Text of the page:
If the CloudFormation Stack must be destroyed, the task must be performed by the customer. I approve of this approach; deleting the cluster should be a rare occurrence driven by internal customer operations.

GitLab provides guidance on how to create the role using the console. However, it should come as no surprise that I prefer to use Terraform. The repository contains detailed information on the configuration and how it works. My intent is to keep the code simple and beginner-friendly. Feedback, issues, and pull requests are all welcome!

Accessing the Cluster with Kubectl

Welcome to the Bonus Round. In this part of the article, I focus on daily operations – the part typically long forgotten!

In my scenario, one of the GitLab managed applications – the runner – was failing to deploy into the EKS cluster. I realized that I would need access to the pod logs to isolate a root cause.

Something went wrong while installing GitLab Runner
Operation failed. Check pod logs for install-runner for more details.

However, there was a problem: the GitLab cross-account role is, by default, the only role entitled with RBAC access to the Kubernetes API. Even as a full Administrator, the API, and tools such as kubectl, will deny access with this error message:

> kubectl get pods

error: You must be logged in to the server (Unauthorized)

My solution to this issue was to temporarily hijack the GitLab cross-account role so that I could add my IAM user to the system:masters group. This required doing two things to the GitLab cross-account role:

  1. Added my user account as a trusted entity
  2. Removed the External ID condition

Once done, I configured the AWS CLI to access the EKS cluster using the GitLab cross-account role as shown below:

aws --region us-west-2 eks update-kubeconfig --name gitlab-eks-cluster --role-arn arn:aws:iam::[account]:role/gitlab-eks-role

This allowed me to use kubectl to dig around in the logs and file an issue.

> kubectl logs install-runner -n gitlab-managed-apps

+ export 'HELM_HOST=localhost:44134'
+ helm init --client-only
+ tiller -listen localhost:44134 -alsologtostderr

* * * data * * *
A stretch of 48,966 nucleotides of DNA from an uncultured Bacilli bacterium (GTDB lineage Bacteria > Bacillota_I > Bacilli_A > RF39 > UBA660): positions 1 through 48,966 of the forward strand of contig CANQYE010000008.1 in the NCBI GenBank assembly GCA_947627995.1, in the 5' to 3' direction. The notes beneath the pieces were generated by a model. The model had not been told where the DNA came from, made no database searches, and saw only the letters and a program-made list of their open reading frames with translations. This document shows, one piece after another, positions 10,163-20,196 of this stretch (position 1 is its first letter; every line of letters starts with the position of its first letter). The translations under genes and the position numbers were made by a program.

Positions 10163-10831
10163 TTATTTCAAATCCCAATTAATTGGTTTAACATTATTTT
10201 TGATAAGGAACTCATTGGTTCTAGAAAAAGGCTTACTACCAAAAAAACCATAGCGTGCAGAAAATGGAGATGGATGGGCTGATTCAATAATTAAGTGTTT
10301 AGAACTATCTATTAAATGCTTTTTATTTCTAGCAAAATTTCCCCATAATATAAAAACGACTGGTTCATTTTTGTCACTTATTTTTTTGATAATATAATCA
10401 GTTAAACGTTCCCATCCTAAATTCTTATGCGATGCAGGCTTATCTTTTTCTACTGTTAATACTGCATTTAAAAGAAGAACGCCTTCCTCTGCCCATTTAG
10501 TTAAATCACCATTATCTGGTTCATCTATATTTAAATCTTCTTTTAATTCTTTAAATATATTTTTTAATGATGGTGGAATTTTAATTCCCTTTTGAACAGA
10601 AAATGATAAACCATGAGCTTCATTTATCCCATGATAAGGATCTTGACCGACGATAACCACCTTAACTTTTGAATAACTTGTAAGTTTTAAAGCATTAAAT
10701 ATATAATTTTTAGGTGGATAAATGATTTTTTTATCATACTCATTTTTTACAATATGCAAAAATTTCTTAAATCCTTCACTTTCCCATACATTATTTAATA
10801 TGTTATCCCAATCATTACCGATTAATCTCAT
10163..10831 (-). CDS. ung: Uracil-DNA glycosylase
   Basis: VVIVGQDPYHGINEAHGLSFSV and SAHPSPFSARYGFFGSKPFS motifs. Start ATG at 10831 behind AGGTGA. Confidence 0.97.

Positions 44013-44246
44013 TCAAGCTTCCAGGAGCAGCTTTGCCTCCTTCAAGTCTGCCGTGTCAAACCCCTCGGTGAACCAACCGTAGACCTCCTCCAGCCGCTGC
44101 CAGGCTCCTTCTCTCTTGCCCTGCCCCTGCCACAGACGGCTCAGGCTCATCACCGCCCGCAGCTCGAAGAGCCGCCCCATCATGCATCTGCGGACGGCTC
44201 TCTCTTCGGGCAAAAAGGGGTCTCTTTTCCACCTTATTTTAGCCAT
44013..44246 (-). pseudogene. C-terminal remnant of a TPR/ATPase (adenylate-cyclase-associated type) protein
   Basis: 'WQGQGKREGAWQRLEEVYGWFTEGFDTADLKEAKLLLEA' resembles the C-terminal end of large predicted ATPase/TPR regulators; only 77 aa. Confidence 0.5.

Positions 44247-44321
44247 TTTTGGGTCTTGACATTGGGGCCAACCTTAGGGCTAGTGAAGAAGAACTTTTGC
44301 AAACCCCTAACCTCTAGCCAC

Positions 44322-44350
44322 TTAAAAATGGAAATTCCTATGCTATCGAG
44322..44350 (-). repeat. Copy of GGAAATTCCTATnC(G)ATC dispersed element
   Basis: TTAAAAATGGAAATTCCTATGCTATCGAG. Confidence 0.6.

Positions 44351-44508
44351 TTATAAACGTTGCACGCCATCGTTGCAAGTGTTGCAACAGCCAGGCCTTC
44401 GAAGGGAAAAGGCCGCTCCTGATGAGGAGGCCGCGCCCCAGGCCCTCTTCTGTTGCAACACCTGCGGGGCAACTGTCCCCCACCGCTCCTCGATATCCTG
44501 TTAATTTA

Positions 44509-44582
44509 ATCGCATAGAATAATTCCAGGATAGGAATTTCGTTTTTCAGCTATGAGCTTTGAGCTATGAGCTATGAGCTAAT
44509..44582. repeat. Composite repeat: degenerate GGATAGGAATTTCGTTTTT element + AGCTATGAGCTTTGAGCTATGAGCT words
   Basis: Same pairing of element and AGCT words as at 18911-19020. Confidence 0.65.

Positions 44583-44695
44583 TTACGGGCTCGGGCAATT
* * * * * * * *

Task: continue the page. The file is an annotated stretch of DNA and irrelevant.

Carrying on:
+ helm upgrade runner runner/gitlab-runner --install --atomic --cleanup-on-fail --reset-values --version 0.20.1 --set 'rbac.create=true,rbac.enabled=true' --namespace gitlab-managed-apps -f /data/helm/runner/config/values.yaml
Error: failed to download "runner/gitlab-runner" (hint: running `helm repo update` may help)

In this case, the issue was with a missing helm chart. Confident that the EKS cluster was healthy, I went about adding my IAM user with a ConfigMap.

Adding an IAM User to RBAC

Adding an IAM user is accomplished by modifying the aws-auth ConfigMap. By default, a single MapRole exists to form a relationship between the EKS node role (which was created via the CloudFormation Stack by the logical id NodeInstanceRole) and two Kubernetes system groups. The config starts life by allowing nodes to join cluster and is further used to assign IAM users and roles.

An example is shown below:

  mapRoles: |
    - rolearn: arn:aws:iam::[account]:role/gitlab-eks-cluster-NodeInstanceRole-1234567890ABC
      username: system:node:{{EC2PrivateDNSName}}
        - system:bootstrappers
        - system:nodes

The edit command provides an easy process for editing the aws-auth ConfigMap.

kubectl edit -n kube-system configmap/aws-auth

Adding my IAM user to the data key with the MapUsers method and the system:masters group provides the needed access. Once the file is saved and closed, the effect is immediate.

  mapUsers: |
    - userarn: arn:aws:iam::[account]:user/chris.wahl
      username: chris.wahl
        - system:masters

With this done, I reverted the hijacked GitLab cross-account role to its desired state by running the Terraform configuration once more. Finally, I removed the role/gitlab-eks-role statement in my .kube configuration to avoid assuming the GitLab role any further.

Next Steps

Please accept a crisp high five for reaching this point in the post!